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Old 09-22-2004, 03:44 PM   #1
Registered: Sep 2004
Location: Toronto, Canada
Distribution: Fedora 4 - Slackware 10 - PHLAK
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seperate /boot partition

Is there, or what is the benefit to having /boot on a seperate partition?
if so, what size should it be?
Old 09-22-2004, 04:01 PM   #2
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Registered: May 2004
Location: california
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jturnbul; ? not clear,what specifically intent on doing? beside booting what size hdd & os,s intalling? each os requires certain amount of space to operate on including swapspace.
a simple answer yes, would accomodate
dual booting without interfering each other. suggestion: please next time add bit more info pertinent to ?.
Old 09-22-2004, 04:16 PM   #3
Registered: Sep 2004
Location: Toronto, Canada
Distribution: Fedora 4 - Slackware 10 - PHLAK
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well I had fedora core 2 on my laptop, dual booting with XP. I have been triple booting Win2K, fedora, and Slack on my desktop. I have decided I enjoy Slack the most, and going to go with Slack only.

I'm going to install slack on my laptop, and wondering if I should use the existing fedora partitions, as fedora by default breaks your partition into a swap, / , and /boot. I notice with Slack it will just use a / , and swap partition. just curious what is the better route to go and any benefit one way or the other.

btw my HD is 80 gigs with 60 going to XP, and the other 20 to Linux

sorry if I was vague, assumed peeps would know what i was talking about.
Old 09-22-2004, 05:26 PM   #4
Registered: Mar 2004
Location: Minneapolis, MN
Distribution: Slackware 10.1
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Really the only benefit to having /boot on its own partition is one of safety. You can set up your FSTAB to make /boot read only, so you're assured nothing is going to ever change in there unless you go through the steps to do it yourself. Otherwise, Slackware runs just fine with only a / and /swap partition.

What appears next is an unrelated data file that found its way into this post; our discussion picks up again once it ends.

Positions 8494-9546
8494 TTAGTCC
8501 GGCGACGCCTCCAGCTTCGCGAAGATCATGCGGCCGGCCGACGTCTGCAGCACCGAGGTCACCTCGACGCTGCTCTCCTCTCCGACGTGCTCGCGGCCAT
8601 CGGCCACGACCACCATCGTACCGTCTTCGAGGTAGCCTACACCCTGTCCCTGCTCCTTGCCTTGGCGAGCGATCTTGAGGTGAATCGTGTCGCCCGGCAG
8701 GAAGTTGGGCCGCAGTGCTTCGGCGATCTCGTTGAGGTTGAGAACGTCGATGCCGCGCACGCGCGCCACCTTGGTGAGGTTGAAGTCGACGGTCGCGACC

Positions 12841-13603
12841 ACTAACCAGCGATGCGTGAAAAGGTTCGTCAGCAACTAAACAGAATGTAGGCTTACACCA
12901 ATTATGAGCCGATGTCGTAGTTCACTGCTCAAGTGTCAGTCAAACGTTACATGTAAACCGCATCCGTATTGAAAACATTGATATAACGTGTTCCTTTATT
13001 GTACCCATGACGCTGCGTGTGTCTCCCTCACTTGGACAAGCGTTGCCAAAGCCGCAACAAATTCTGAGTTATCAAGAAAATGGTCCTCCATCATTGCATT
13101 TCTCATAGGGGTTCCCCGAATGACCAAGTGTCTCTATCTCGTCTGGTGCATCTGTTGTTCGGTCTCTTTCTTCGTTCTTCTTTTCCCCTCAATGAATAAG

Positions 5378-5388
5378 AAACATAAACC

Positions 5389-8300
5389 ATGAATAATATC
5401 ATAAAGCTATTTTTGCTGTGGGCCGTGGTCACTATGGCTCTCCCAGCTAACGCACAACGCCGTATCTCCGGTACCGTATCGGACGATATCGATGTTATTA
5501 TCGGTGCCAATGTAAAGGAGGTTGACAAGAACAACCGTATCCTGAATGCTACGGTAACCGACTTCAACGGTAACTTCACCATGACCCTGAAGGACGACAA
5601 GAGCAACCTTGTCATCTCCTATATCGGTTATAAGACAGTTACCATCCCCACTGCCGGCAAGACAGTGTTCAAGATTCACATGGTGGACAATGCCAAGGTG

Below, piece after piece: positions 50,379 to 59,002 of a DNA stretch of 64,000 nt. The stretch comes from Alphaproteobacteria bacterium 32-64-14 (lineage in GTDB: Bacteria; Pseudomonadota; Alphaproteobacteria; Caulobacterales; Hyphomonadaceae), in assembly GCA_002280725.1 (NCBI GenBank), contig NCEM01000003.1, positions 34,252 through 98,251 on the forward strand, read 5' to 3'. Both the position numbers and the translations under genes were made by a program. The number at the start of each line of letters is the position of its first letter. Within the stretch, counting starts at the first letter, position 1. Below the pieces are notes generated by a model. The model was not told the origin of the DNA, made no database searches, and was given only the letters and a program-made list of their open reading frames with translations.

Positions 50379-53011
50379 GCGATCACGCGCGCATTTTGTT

You can have anything on different partitions. Some people make them for /var, /tmp, /home, etc, all for different reasons. It all comes down to personal preference and need.
Old 09-22-2004, 06:45 PM   #5
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Originally posted by Makaelin
Really the only benefit to having /boot on its own partition is one of safety.
But this is a huge benefit, and if you are concerned about security (which you should be) then the /boot partition should be mounted as read-only in fstab, just as Makaelin suggested.

You are correct that /boot does not have to be explicitly defined and given its own partition, however, it would be good practice to do so IMO. In terms of size, a 32Mg /boot partition should be plenty. You can go bigger, but more than 128Mg is probably just a waste of disk space, considering that the typical kernel is usually only a little more than 1Mg.

Not to go overboard with partitioning, but if you have 20G to give to Linux (you might want to consider reversing the amounts you are giving to each OS ) then I would suggest a 32Mg /boot, a 256Mg swap, a 6G / and the rest to /home. (Putting /home on its own partition is also a good idea, as it separates your personal data from all system data. This allows you to upgrade to a newer release of Slack, or to switch to an entirely different distro, without having to take any special steps other than to *not* format your /home partition when you are doing the fresh installation.)

Note that partitioning is totally subjective, and everybody has their own ideas as to what is "best" - there is no real right or wrong way to do it. Good luck with it either way. You are making a good choice by going with Slack -- J.W.


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